Echoing recent bipartisan proposals to improve financial security for American retirees, two U.S. Senators introduced new legislation last week to enhance federal programs that facilitate aging in place solutions for the nation’s senior population.
The Senior Home Modification Assistance Initiative Act, sponsored by Senators Angus King (I-Maine) and Kelly Ayotte (R-N.H.), would establish a process to better coordinate existing federal home modification programs and provide more consumer-friendly information on how these programs can benefit older Americans.
By helping seniors take advantage of federal programs to modify their homes, the legislation intends to achieve the dual goals of assisting people as they age in place and expanding the supply of accessible housing that permits them to accomplish this.
The legislation, says Sen. King, is an important step forward in cutting through the bureaucracy to ensure federal programs that assist with aging in place are accessible to seniors living in his home state of Maine, as well as the greater U.S.
“This is a classic case of government bureaucracy: there are well-intended programs that can help Maine seniors stay in their homes as they grow older, but they’ve become so complicated to the point that no one knows how to use them or even how well they work,” Sen. King said in a statement issued Thursday. “And when that happens, those programs are no longer benefitting Maine seniors or serving the interests of the taxpayer.”
The Senior Home Modification Assistance Initiative Act would establish a “cross-cutting initiative” to be carried out by the U.S. Department of Health and Human Services (HHS). Under this initiative, the HHS Secretary for Aging would coordinate federal efforts and programs that provide home modification resources and assistance for older adults.
By coordinating existing programs and reporting annually on key data points, the Senators intend for the Assistant Secretary to provide a better understanding of how federal programs are helping seniors live independently and how those programs could be improved.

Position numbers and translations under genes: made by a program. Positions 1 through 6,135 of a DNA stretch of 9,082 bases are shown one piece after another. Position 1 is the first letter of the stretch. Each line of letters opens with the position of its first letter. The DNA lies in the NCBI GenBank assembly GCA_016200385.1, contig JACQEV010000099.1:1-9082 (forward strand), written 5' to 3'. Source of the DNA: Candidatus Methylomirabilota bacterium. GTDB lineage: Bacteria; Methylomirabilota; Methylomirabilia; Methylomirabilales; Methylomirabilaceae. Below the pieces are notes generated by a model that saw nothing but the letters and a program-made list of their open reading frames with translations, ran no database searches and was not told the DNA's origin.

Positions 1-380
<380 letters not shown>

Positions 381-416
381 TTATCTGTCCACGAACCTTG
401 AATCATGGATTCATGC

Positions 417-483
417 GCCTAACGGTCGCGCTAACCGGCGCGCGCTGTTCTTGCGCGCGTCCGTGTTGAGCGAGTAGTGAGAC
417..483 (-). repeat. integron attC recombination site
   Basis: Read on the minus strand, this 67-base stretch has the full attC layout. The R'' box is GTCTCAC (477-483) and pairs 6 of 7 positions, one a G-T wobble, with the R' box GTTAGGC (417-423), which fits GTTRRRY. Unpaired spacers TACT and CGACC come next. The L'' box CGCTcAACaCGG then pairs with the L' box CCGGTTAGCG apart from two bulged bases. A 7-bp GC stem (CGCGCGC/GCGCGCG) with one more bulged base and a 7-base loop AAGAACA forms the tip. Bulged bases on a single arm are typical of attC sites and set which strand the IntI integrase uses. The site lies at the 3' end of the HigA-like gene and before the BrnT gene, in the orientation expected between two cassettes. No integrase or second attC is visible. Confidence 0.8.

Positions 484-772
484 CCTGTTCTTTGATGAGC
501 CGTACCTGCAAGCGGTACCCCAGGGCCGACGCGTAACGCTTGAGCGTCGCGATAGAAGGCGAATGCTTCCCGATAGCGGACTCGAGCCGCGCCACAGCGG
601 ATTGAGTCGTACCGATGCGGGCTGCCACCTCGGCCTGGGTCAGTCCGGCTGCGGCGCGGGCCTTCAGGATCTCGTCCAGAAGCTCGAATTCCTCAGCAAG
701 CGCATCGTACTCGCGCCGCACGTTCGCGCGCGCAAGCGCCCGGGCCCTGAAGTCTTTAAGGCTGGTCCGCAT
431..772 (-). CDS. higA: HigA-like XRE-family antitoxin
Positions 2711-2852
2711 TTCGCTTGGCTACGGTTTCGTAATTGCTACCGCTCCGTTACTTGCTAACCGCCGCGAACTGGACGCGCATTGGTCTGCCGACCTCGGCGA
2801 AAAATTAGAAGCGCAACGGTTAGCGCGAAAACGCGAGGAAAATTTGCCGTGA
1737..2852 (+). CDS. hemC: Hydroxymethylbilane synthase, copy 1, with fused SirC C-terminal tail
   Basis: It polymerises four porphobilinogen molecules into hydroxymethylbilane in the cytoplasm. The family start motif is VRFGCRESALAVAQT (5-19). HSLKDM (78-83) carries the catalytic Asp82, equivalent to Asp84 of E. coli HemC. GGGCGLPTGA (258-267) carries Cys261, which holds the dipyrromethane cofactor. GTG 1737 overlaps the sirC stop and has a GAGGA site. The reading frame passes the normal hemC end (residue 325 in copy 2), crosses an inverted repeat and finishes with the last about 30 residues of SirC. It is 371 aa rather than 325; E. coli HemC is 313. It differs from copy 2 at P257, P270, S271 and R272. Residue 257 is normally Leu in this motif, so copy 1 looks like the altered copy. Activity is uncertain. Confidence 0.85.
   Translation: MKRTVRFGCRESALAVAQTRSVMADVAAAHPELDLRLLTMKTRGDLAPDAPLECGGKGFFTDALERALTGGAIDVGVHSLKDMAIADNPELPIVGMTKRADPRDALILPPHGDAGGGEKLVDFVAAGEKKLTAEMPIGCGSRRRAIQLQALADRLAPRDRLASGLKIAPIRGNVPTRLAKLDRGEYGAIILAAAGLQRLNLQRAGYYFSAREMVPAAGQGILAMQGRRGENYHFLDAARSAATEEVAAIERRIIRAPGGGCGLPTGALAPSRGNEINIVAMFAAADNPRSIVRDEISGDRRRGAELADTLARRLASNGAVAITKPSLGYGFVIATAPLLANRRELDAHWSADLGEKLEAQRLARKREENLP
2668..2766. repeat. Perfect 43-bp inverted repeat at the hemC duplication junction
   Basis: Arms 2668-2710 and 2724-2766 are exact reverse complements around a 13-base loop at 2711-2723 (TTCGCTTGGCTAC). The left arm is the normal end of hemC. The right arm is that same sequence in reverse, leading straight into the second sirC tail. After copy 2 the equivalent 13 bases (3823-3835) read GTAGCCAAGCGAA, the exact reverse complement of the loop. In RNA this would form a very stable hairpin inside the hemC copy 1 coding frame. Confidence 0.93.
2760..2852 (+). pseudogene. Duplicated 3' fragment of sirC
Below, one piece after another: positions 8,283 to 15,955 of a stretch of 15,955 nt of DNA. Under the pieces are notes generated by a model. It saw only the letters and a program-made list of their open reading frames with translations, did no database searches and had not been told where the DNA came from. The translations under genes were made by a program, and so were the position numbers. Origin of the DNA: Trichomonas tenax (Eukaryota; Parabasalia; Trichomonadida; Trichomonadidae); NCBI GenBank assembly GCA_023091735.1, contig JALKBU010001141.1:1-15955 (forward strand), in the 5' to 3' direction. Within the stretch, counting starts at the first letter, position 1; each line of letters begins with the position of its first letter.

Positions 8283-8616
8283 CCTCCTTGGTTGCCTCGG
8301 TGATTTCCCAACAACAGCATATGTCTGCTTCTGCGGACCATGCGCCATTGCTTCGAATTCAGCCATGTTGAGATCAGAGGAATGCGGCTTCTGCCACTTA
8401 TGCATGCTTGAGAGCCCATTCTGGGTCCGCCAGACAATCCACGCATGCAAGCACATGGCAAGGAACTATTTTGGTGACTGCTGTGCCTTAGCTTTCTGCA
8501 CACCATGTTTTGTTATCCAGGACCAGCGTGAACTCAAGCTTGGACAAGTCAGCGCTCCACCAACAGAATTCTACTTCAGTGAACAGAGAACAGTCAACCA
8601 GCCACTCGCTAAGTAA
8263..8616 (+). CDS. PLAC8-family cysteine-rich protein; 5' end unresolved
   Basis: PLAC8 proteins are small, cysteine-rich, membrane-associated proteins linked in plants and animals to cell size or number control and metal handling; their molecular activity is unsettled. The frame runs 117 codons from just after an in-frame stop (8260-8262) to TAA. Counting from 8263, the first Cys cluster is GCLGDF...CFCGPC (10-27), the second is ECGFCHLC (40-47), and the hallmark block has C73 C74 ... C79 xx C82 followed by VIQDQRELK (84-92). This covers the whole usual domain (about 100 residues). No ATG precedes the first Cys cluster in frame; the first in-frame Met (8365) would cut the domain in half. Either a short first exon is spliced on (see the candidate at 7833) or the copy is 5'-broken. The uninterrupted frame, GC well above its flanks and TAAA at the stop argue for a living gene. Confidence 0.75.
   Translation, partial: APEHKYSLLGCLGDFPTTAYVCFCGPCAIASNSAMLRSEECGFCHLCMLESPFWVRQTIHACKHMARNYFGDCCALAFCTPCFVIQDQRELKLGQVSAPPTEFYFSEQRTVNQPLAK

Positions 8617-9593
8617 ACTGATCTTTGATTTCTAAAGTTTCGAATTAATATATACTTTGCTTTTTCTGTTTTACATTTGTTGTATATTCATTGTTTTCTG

The Act would also require the Assistant Secretary to publish an educational, consumer-friendly brochure to provide easily accessible information that could help older adults better understand and take advantage of federal programs.
King’s and Ayotte’s legislation aligns with recommendations released in the Bipartisan Policy Center’s (BPC) latest report, Healthy Aging Begins at Home, which offers policy options aimed at integrating the health care and housing needs of American seniors.
The report identified various federal programs, benefits and waivers across five different federal departments that can be used to pay for things like modifications, rehabilitations and weatherization efforts on homes to help older Americans age in place.
Not all of these resources, however, dedicate 100% of their funding to modification, and others may only narrowly target specific populations, like rural seniors or disabled veterans.
“The convoluted mix of programs may not be utilized to their best extent,” reads the statement issued by Sen. King’s office. “Meanwhile, it’s unclear how much federal funding is actually spent annually on home assessments and modifications for seniors.”
The importance of the proposed changes are amplified, especially when considering the vast majority of older Americans intend to continue living in their current homes as they age. Of those who are nearing or are currently in retirement, 83% wish to stay in their home for as long as humanly possible, recent research indicates.
At the same time, the cost to implement universal design elements—such as grab bars, no egress doorways and access ramps—can drain budgets, especially if seniors are living on limited retirement incomes.
“Today, most Americans pay for home modifications out of their own pockets,” said BPC Senior ADvisor Dr. Anand Parekh in a statement issued Thursday, following the introduction of King’s and Ayotte’s legislation.
With numerous federal programs and waivers supporting home modifications spread across multiple agencies, Parekh said it’s almost impossible for families and individuals to figure out what resources are available.
“BPC’s Senior Health and Housing Task Force commends Senators Angus King and Kelly Ayotte for their bipartisan collaboration and introduction of the Senior Home Modification Assistance Initiative Act of 2016,” Parekh said. “This will contribute to a better understanding of the effectiveness of Federal programs at enabling older individuals to live more independently at home.”
The BPC report, released by the organization’s Senior Health and Housing Task Force last month, outlined specific policy recommendations for reverse mortgages, including the need for a lower-cost product and greater involvement from the Federal Housing Administration to promote education and awareness of the Home Equity Conversion Mortgage product.
“BPC believes that greater integration of America’s housing and health care systems is essential to improving health outcomes, reducing costs and enhancing the quality of life for America’s aging population,” Parekh said.
Bill text for King’s and Ayotte’s legislation was not yet available as of this writing, so it remains unclear if the legislation will include mention of reverse mortgages or the HECM program.
Written by Jason Oliva